ruby in WinXP as an automation tool

Discussion in 'Ruby' started by kevin.gc@gmail.com, May 14, 2005.

  1. Guest

    Can anyone tell me if it can be done?
     
    , May 14, 2005
    #1
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  2. Adelle Hartley, May 14, 2005
    #2
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  3. James Britt Guest

    wrote:
    > Can anyone tell me if it can be done?


    Can you give examples of some tasks?

    James
     
    James Britt, May 14, 2005
    #3
  4. ruby talk Guest

    Hello,
    AutoIT Does the job well. It has an application that will tell you
    window names and lot of nice tools. It uses a vb like lang to program.
    Becker

    On 5/14/05, Alexey Verkhovsky <> wrote:
    > wrote:
    >=20
    > >Can anyone tell me if it can be done?
    > >
    > >

    > Yes.
    > This is not a very informative answer, I suppose. What kinds of things
    > do you want to automate?
    >=20
    > --
    > Best regards,
    >=20
    > Alexey Verkhovsky
    >=20
    > Ruby Forum: http://ruby-forum.org (moderator)
    > RForum: http://rforum.andreas-s.net (co-author)
    > Instiki: http://instiki.org (maintainer)
    >=20
    >
     
    ruby talk, May 17, 2005
    #4
  5. Martin DeMello, May 17, 2005
    #5
  6. Pit Capitain Guest

    Martin DeMello schrieb:
    > ruby talk <> wrote:
    >
    >>Hello,
    >>AutoIT Does the job well. It has an application that will tell you
    >>window names and lot of nice tools. It uses a vb like lang to program.

    >
    > http://www.rubygarden.org/ruby?AutoIt_For_Windows


    I'm also using the AutoIT DLL driven by Ruby scripts. It really works
    great and already has saved me a lot of key-presses and mouse-clicks.

    Regards,
    Pit
     
    Pit Capitain, May 17, 2005
    #6
  7. Bill Guindon Guest

    On 5/17/05, Pit Capitain <> wrote:
    > Martin DeMello schrieb:
    > > ruby talk <> wrote:
    > >
    > >>Hello,
    > >>AutoIT Does the job well. It has an application that will tell you
    > >>window names and lot of nice tools. It uses a vb like lang to program.

    > >
    > > http://www.rubygarden.org/ruby?AutoIt_For_Windows

    >=20
    > I'm also using the AutoIT DLL driven by Ruby scripts. It really works
    > great and already has saved me a lot of key-presses and mouse-clicks.


    Anybody have any samples of ruby/au3 scripts that are a bit more in
    depth than the wiki example?
    =20
    > Regards,
    > Pit
    >=20
    >=20



    --=20
    Bill Guindon (aka aGorilla)
     
    Bill Guindon, May 17, 2005
    #7
  8. James Britt Guest

    Bill Guindon wrote:
    > Anybody have any samples of ruby/au3 scripts that are a bit more in
    > depth than the wiki example?


    No. But here's a script I just moved over to Ruby.

    On a whim I started wrapping methods so that the core script would be a
    bit tidier.

    # Launch Firefox and check gmail for that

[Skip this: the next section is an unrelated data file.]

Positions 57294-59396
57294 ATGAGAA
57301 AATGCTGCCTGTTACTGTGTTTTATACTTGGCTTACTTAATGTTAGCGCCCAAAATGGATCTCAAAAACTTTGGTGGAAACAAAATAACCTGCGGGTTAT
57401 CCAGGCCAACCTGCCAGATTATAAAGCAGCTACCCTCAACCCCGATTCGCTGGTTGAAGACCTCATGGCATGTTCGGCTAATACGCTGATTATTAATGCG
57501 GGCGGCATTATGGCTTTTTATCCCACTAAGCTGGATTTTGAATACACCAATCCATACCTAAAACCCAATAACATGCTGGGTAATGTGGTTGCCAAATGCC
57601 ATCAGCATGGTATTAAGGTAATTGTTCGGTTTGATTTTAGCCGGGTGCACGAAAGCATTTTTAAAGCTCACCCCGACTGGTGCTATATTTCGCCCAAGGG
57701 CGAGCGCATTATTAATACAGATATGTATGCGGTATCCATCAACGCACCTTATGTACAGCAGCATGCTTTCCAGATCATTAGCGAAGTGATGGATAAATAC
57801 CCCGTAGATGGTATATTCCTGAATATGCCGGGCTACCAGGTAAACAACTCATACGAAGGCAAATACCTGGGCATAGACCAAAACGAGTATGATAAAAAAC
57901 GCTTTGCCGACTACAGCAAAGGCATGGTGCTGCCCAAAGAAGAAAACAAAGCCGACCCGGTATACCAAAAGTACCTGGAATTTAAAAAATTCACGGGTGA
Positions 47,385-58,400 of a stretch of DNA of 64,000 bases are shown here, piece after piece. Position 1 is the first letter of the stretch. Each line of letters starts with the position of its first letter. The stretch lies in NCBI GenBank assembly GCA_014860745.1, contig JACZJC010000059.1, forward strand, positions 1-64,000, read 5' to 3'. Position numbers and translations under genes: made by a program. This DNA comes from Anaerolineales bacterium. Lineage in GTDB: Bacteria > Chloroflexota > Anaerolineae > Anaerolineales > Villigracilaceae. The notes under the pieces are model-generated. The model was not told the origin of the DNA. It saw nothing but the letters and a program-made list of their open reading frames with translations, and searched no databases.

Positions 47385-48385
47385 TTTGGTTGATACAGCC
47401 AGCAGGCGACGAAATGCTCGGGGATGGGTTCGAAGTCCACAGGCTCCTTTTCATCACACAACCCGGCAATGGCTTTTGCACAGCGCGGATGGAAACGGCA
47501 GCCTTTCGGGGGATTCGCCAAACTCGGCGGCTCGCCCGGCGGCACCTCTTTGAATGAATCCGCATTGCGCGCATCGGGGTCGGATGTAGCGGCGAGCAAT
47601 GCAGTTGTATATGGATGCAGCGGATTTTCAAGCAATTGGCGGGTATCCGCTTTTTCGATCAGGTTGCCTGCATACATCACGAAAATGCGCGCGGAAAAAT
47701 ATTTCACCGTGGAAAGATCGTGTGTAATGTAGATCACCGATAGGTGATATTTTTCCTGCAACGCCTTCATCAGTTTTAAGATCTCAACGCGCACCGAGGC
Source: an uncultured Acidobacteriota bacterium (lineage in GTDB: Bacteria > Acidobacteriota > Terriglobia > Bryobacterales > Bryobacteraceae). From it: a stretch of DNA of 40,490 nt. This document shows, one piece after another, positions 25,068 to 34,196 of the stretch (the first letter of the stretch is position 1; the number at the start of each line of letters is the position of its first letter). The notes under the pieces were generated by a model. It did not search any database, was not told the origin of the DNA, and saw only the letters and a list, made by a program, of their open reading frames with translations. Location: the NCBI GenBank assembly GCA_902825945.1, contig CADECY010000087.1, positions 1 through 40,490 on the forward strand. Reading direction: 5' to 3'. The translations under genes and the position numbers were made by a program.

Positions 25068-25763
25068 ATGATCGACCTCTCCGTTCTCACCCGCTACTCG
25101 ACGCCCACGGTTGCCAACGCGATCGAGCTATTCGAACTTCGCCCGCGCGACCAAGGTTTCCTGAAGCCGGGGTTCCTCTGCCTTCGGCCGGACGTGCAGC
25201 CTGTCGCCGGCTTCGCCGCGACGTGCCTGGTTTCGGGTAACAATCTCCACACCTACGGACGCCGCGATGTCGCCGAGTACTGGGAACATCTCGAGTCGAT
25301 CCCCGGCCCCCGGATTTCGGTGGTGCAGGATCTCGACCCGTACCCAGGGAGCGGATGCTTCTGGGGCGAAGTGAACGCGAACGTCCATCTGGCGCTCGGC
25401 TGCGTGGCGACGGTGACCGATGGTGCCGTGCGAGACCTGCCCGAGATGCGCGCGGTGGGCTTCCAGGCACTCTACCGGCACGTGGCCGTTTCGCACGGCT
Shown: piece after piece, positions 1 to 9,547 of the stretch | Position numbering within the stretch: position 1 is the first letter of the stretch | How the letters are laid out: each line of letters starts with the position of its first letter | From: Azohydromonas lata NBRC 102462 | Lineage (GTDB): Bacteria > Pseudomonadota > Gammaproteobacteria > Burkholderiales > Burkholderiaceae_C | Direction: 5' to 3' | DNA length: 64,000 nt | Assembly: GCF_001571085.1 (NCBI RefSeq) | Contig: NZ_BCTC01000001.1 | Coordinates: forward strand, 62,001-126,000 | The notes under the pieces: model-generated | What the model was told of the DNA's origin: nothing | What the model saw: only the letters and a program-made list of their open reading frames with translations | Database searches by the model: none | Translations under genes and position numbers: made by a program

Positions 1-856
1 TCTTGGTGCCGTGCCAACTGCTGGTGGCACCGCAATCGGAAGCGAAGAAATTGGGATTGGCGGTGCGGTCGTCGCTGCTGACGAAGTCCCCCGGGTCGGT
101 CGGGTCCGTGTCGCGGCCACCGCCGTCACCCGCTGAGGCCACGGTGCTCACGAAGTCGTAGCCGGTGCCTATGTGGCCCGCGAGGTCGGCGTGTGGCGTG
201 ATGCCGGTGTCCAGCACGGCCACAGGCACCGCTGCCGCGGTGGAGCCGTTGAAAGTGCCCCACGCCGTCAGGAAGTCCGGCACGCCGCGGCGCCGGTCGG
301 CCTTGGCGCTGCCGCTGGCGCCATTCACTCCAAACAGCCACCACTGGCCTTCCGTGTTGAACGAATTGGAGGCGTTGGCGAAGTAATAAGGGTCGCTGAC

# special v1agr4 offer
    require 'win32ole'

    def set_up
    @au3 = WIN32OLE.new("AutoItX3.Control")
    @au3.opt("WinTextMatchMode", 2)
    end

    def browse_to( url )
    @au3.Run( "e:\\Firefox\\firefox.exe #{url}" )
    end

    def enter
    @au3.Send( "{ENTER}" )
    end

    def tab
    @au3.Send( "{TAB}" )
    end


    def wait( n )
    @au3.Sleep( n.to_i )
    end

    def send s
    @au3.Send( s.to_s )
    end

    def wait_for_title t
    @au3.WinWaitActive( t.to_s )
    end


    set_up
    name = 'my.name'
    password = 'fake-password'
    browse_to 'http://www.gmail.com'
    wait_for_title "Welcome to Gmail"
    # Make sure whole page has
    # load over flakey WiFi
    sleep 5
    send name
    tab
    send password
    enter
    # The end.



    James
     
    James Britt, May 18, 2005
    #8
  9. Bill Guindon Guest

    On 5/17/05, James Britt <> wrote:
    > Bill Guindon wrote:
    > > Anybody have any samples of ruby/au3 scripts that are a bit more in
    > > depth than the wiki example?

    >=20
    > No. But here's a script I just moved over to Ruby.
    >=20
    > On a whim I started wrapping methods so that the core script would be a
    > bit tidier.


    Thanks much for the example, gives me a good place to start.

    --=20
    Bill Guindon (aka aGorilla)
     
    Bill Guindon, May 18, 2005
    #9
  10. James Britt Guest

    Alexey Verkhovsky wrote:
    > On 5/17/05, James Britt <> wrote:
    >
    >>> No. But here's a script I just moved over to Ruby.
    >>>

    >
    > By the way, if I have a .dll (such as AutoIt) somewhere in
    > my_project/ext, and I want it to work in "download, start, No Step Three
    > (TM)" manner - no changes to Windows registry, no copying of files to
    > c:\WINNT, no other installation to speak of.
    >
    > In this case, what should this line be preceeded with:
    > @au3 = WIN32OLE.new("AutoItX3.Control")



    Good question. The DLL is going to get loaded, I think, by the WIN32OLE
    wrapper, no? So it needs to know where t look, or the dll has to be
    someplace it knows to look.

    Does the AutoIT.dll have to be registered (via regsvr32 or something)
    before win32ole can use it?

    Time to go experiment ...

    James
     
    James Britt, May 18, 2005
    #10
  11. James Britt Guest

    Alexey Verkhovsky wrote:
    > James Britt wrote:
    >
    >> Good question. The DLL is going to get loaded, I think, by the
    >> WIN32OLE wrapper, no? So it needs to know where t look, or the dll
    >> has to be someplace it knows to look.

    >
    >
    > That's my question, in a more pointed version: how do I tell win32ole to
    > look at my_project/ext?


    I believe win32ole is going to want to find the COM automation info in
    the registry, and you'll need to run

    regsvr32.exe AutoItX3.dll

    as part of the installation process. But the DLL can go wherever you
    like; the location is stored when it gets registered.


    James


    --

    http://www.ruby-doc.org
    http://www.rubyxml.com
    http://catapult.rubyforge.org
    http://orbjson.rubyforge.org
    http://ooo4r.rubyforge.org
    http://www.jamesbritt.com
     
    James Britt, May 18, 2005
    #11
  12. James Britt Guest

    Alexey Verkhovsky wrote:
    > James Britt wrote:
    >
    >> I believe win32ole is going to want to find the COM automation info in
    >> the registry, and you'll need to run
    >>
    >> regsvr32.exe AutoItX3.dll
    >>
    >> as part of the installation process. But the DLL can go wherever you
    >> like; the location is stored when it gets registered.

    >
    >
    > Sigh... as I feared.
    > How do I query/edit the registry from within Ruby?